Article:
It can be quite challenging keeping up with the frequent updates to the Microsoft products and understanding all their use cases and how all the products fit together.  In this session we will differentiate the use cases for each of the Microsoft services, explaining and demonstrating what is good and what isn’t, in order for you to position, design and deliver the proper adoption use cases for each with your customers.  We will cover a wide range of products such as Databricks, SQL Data Warehouse, HDInsight, Azure Data Lake Analytics, Azure Data Lake Store, Blob storage, and AAS  as well as high-level concepts such as when to use a data lake.  We will also review the most common reference architectures (“patterns”) witnessed in customer adoption. (slides)

Introduction to Azure Databricks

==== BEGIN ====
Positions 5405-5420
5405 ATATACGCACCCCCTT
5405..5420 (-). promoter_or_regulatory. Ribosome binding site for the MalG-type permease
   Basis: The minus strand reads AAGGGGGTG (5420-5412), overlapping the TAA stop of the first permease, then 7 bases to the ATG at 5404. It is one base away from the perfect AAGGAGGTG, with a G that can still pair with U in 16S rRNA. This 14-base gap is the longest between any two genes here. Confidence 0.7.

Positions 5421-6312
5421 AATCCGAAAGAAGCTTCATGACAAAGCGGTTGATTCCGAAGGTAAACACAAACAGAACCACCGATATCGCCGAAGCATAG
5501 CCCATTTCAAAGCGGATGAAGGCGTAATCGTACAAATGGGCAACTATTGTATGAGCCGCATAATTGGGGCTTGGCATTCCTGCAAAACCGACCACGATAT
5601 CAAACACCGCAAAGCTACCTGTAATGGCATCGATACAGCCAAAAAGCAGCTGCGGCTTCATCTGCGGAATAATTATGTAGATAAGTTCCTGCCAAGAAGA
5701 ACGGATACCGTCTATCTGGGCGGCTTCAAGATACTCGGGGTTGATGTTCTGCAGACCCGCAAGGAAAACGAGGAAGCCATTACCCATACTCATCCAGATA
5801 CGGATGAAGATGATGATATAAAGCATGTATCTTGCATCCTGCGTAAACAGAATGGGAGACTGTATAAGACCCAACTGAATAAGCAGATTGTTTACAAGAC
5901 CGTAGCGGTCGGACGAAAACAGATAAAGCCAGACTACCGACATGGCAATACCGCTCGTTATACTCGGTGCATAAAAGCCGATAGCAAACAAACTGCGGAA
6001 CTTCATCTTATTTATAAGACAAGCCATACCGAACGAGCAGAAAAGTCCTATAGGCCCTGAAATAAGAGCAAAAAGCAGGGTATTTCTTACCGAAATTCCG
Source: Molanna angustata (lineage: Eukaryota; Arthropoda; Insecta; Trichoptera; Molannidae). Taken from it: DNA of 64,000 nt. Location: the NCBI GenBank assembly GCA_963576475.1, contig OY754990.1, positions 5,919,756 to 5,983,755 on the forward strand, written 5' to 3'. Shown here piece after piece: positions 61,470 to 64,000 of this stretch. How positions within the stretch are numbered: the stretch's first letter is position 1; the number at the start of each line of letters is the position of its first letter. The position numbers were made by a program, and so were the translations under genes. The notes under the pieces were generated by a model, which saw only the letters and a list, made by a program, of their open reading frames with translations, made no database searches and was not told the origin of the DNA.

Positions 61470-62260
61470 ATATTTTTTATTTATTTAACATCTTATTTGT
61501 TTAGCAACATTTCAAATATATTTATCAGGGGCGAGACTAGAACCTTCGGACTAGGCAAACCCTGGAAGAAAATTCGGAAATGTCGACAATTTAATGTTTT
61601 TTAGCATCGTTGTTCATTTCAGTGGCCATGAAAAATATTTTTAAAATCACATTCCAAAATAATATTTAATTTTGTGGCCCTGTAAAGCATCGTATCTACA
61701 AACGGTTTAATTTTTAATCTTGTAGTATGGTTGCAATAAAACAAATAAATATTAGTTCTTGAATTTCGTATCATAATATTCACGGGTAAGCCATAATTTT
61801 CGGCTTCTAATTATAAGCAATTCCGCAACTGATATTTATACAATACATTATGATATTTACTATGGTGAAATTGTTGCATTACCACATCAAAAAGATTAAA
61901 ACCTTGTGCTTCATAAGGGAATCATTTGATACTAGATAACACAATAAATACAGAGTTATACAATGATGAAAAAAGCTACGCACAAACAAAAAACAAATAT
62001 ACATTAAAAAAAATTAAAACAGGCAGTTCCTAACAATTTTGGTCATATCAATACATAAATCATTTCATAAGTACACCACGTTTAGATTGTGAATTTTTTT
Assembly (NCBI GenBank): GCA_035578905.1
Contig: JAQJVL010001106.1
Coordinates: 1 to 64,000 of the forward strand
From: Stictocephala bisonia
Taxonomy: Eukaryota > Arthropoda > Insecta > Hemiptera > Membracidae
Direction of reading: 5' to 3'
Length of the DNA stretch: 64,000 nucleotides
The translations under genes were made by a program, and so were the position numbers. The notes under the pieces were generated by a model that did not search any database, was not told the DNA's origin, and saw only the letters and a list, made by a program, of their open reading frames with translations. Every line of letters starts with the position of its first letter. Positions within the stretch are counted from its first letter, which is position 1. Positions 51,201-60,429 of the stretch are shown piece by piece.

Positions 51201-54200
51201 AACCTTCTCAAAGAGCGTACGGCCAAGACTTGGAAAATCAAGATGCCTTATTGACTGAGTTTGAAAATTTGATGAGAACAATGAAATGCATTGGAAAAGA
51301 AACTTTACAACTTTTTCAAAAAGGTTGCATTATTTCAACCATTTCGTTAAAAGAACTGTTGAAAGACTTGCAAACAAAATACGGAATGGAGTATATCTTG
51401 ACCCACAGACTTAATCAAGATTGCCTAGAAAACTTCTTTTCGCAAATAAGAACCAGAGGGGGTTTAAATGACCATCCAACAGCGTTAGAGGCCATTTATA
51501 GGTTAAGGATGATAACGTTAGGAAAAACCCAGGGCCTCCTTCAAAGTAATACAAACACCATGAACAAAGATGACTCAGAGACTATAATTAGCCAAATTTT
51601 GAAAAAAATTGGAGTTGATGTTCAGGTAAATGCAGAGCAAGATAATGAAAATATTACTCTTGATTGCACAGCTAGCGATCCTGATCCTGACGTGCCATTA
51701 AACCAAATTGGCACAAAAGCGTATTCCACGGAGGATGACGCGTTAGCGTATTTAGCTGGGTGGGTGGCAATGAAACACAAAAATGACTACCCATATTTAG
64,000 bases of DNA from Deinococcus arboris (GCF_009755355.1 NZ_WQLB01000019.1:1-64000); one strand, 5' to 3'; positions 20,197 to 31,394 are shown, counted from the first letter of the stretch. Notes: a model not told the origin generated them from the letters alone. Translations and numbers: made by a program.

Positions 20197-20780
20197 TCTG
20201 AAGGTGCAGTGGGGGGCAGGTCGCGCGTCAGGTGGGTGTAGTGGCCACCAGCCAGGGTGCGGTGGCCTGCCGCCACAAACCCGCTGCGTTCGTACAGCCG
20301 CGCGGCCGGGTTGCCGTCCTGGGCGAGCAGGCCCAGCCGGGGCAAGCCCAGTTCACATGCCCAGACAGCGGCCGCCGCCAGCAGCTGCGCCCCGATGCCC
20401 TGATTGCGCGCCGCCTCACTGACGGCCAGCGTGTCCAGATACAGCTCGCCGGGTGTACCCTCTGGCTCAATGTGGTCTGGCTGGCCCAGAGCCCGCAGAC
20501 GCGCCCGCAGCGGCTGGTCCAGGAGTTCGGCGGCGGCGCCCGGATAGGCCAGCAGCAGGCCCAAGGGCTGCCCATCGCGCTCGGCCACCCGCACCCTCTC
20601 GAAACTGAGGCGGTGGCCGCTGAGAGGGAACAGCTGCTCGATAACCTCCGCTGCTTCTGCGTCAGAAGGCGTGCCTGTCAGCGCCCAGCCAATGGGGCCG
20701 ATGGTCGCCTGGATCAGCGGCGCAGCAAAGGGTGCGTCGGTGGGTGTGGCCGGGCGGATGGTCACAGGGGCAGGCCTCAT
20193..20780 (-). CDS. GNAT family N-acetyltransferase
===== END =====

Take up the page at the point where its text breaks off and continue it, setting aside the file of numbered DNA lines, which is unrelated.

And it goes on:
Databricks is a Software-as-a-Service-like experience (or Spark-as-a-service) that is a tool for curating and processing massive amounts of data and developing, training and deploying models on that data, and managing the whole workflow process throughout the project.  It is for those who are comfortable with Apache Spark as it is 100% based on Spark and is extensible with support for Scala, Java, R, and Python alongside Spark SQL, GraphX, Streaming and Machine Learning Library (Mllib).  It has built-in integration with many data sources, has a workflow scheduler, allows for real-time workspace collaboration, and has performance improvements over traditional Apache Spark. (slides)

Azure SQL Database Managed Instance